The Great Snare
By Dave Hunt
“…do I seek to please men? for if I yet pleased men, I should not be the servant of Christ.” – Galatians 1:10
What a great honor and privilege it is to be a “servant of Christ,” obeying His commands, carrying on His work, representing the Lord of the universe wherever we go and whatever we say or do, making Him known and exalting and honoring Him in a world that has rejected and even hates Him. How rewarding it is to play even the smallest part in carrying out our Lord’s purposes here on earth. What joy and deep satisfaction it brings to know that our lives are pleasing our Savior and glorifying His Father in heaven (Jn 15:8), and to know that the results and rewards “fadeth not away” (1 Pt 1:4;5:4) but are “eternal in the heavens” (2 Cor 5:1). Surely this “high calling” (Philippians 3:14) is the greatest and most fulfilling “vocation” (Eph 4:1) and “profession” (Heb 3:1) possible! No greater goal could inspire our ambitions, absorb our energies or captivate our hearts!
Of course, Satan, our wily enemy, has devised pitfalls and hindrances to block our path or turn us aside from following Christ. Our “adversary’s” (1 Pt 5:8) tireless genius creates temptations to seduce our hearts, and false doctrines to confuse our minds. Satan would rob our Lord of the glory He deserves, deprive us of the joy and reward that comes from obeying God, and prevent us from rescuing those who are “taken captive by him [Satan] at his will” (2 Tim 2:26). However, “we are not ignorant of his devices” (2 Cor 2:11). Satan’s only hope is to capitalize upon three innate human weaknesses: “the lust of the flesh, and the lust of the eyes, and the pride of life” (1 Jn 2:16).
We find all three in Eve’s temptation. She saw that the forbidden fruit “was good for food [the lust of the flesh], and that it was pleasant to the eyes [the lust of the eyes], and a tree to be desired to make one wise [the pride of life]” (Gen 3:6). Driven by these lusts, Eve chose self over God.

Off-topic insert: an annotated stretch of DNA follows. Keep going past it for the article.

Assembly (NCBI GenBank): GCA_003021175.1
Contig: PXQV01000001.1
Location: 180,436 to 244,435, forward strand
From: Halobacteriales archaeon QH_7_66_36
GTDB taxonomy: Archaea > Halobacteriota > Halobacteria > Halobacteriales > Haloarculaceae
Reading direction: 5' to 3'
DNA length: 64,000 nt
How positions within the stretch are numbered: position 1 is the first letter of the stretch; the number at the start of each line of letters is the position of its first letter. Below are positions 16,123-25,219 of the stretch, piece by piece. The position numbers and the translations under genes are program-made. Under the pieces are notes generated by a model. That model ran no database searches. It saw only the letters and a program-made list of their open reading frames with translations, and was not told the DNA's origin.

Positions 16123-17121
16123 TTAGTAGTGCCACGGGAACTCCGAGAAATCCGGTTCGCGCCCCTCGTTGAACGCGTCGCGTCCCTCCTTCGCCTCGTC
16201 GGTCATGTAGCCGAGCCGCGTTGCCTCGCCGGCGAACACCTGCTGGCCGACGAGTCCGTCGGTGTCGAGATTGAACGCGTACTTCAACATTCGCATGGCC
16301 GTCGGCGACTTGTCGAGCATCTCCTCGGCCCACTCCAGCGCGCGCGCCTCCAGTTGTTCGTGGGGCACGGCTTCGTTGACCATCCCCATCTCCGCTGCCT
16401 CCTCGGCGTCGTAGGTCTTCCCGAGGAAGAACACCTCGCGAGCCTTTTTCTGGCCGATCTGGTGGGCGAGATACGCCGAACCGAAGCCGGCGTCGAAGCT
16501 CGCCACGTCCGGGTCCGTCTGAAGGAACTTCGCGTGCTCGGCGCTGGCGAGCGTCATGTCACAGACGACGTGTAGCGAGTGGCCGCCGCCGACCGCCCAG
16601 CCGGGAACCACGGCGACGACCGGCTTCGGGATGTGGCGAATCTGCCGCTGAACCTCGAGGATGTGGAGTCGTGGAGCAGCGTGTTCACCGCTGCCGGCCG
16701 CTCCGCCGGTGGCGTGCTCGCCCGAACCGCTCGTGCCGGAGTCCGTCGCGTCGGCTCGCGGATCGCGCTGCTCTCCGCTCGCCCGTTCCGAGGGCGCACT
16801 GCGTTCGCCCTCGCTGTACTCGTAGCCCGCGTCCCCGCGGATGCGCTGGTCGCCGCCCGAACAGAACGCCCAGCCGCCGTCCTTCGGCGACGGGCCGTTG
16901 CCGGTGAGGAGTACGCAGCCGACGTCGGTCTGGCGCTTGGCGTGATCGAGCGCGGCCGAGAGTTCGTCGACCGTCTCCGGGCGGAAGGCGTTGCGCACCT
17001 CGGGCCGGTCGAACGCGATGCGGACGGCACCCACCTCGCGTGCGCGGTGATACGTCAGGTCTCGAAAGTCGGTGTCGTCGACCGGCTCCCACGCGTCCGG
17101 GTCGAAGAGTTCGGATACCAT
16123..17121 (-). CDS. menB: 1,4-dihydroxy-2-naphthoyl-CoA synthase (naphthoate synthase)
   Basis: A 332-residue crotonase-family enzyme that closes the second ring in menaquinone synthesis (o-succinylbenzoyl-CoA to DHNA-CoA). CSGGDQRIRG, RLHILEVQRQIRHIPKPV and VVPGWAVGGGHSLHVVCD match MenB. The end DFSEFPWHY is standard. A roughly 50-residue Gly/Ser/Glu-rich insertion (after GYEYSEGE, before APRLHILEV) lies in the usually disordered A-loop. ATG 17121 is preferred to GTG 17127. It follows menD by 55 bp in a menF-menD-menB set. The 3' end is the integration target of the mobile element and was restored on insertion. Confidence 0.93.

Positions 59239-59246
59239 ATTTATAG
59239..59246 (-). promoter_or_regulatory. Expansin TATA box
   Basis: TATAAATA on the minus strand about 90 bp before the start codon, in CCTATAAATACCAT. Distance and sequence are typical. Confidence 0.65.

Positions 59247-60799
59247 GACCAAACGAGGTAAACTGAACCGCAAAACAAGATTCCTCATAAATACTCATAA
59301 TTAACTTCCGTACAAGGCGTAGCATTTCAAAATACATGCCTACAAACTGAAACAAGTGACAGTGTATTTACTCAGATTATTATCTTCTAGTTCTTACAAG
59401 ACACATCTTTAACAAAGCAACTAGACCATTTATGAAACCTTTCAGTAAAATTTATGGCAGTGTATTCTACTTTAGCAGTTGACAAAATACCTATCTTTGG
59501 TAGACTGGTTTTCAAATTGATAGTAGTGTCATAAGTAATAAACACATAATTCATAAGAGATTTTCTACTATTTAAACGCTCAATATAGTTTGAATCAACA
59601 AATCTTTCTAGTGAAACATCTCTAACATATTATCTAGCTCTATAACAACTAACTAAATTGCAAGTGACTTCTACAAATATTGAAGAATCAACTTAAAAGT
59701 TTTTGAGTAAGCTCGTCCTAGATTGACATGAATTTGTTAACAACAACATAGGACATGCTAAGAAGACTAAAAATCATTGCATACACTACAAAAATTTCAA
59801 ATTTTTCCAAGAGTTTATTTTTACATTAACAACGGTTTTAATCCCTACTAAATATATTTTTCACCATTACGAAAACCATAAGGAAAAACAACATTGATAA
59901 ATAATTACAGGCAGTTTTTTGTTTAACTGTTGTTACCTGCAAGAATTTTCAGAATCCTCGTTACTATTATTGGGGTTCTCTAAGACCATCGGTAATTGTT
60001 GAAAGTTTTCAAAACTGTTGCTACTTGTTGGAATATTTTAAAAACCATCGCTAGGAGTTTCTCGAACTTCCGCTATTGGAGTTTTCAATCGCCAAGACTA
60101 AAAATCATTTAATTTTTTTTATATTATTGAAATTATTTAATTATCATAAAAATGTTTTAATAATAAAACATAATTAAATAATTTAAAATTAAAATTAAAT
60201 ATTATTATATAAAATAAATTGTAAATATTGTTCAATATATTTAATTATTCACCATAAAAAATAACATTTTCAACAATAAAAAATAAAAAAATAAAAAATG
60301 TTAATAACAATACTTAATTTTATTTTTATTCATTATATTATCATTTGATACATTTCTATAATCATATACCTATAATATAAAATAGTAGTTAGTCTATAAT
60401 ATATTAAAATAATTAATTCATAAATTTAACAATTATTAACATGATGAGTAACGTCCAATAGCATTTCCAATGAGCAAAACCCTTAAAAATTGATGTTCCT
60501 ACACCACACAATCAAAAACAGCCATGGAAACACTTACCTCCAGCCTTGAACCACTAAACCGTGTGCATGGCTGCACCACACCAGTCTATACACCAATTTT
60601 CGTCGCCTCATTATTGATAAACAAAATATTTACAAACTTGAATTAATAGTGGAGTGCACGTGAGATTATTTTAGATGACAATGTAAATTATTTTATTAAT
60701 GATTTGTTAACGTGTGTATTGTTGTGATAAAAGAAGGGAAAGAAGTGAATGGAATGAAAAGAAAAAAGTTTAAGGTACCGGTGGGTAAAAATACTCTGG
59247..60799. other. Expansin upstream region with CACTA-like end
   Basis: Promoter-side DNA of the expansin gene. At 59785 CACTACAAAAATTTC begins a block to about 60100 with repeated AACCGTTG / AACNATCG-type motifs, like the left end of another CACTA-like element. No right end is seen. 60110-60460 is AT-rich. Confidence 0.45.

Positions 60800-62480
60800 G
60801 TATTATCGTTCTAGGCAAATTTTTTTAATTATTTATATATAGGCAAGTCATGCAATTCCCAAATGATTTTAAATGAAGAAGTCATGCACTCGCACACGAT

Satan tried the same tactics on Christ (Mat 4:1-11; Lk 4:1-13). He had fasted forty days and was faint with hunger when Satan tempted Him to “command this stone that it be made bread” [the lust of the flesh], showed Him “all the kingdoms of the world, and the glory of them” [the lust of the eyes], and suggested that He jump from the pinnacle of the temple so that the Jews, seeing the angels “bear [Him] up in their hands” (Ps 91:12), would fall in worship at His feet [the pride of life].
Satan’s approach with both Eve and Christ reveals his entire repertoire. Thus we easily recognize his assaults and, admitting our natural lusts which in themselves lead us astray (James 1:14), defeat him not in our own strength (which is impossible) but by the power of Christ within us. Christ overcame Satan by standing upon the Word of God (“it is written”) in obedience to His Father—”not my will, but thine, be done” (Lk 22:42). We must do the same.
Satan’s ultimate weapon is the threat of physical death. That threat, which Christ faced and overcame, confronts us with all three temptations at once. Our most basic instinct (dating back to the Garden of Eden) is self-preservation. We cling tenaciously to this world because it deceitfully offers to satisfy our “lust of the flesh, lust of the eyes and pride of life.” These three, said John, are “all that is in the world” (1 Jn 2:16).
The “fear of death” holds men “all their lifetime…[in] bondage” (Heb 2:15). Christ warned that “whosoever will save his life shall lose it.” He also promised, “whosoever will lose his life for my sake shall find it” (Mat 16:25). In other words, if we clutch our lives selfishly to ourselves and are afraid or un-willing to give up all for Christ, we will lose the true life God has for us. However, if for Christ’s sake we obediently and lovingly abandon the life which self would have lived, He will live through us the true life for which He created and redeemed us, a life of great joy (despite trials and suffering) which glorifies God and never ends.
Just before the Cross, Christ warned His eleven disciples (and all those through the centuries who would believe in Him, including us) that the time would come when following Him would cost them their earthly lives. That prophecy came true. Literally millions of Christians have been maligned, tortured and murdered by Christ-rejecters throughout history. Such tactics, however, failed to accomplish Satan’s purposes. As Tertullian said, “The blood of the martyrs is the seed of the church.” If the truth were known, perhaps more souls came to Christ and more lives were surrendered to Him through the deaths of the five young missionaries killed by Aucas in Ecuador in 1956 than had they lived. Three were dear friends of mine, and I remember weeping and agonizing in prayer, until at last, in anguish, I yielded to the fact that God knows best.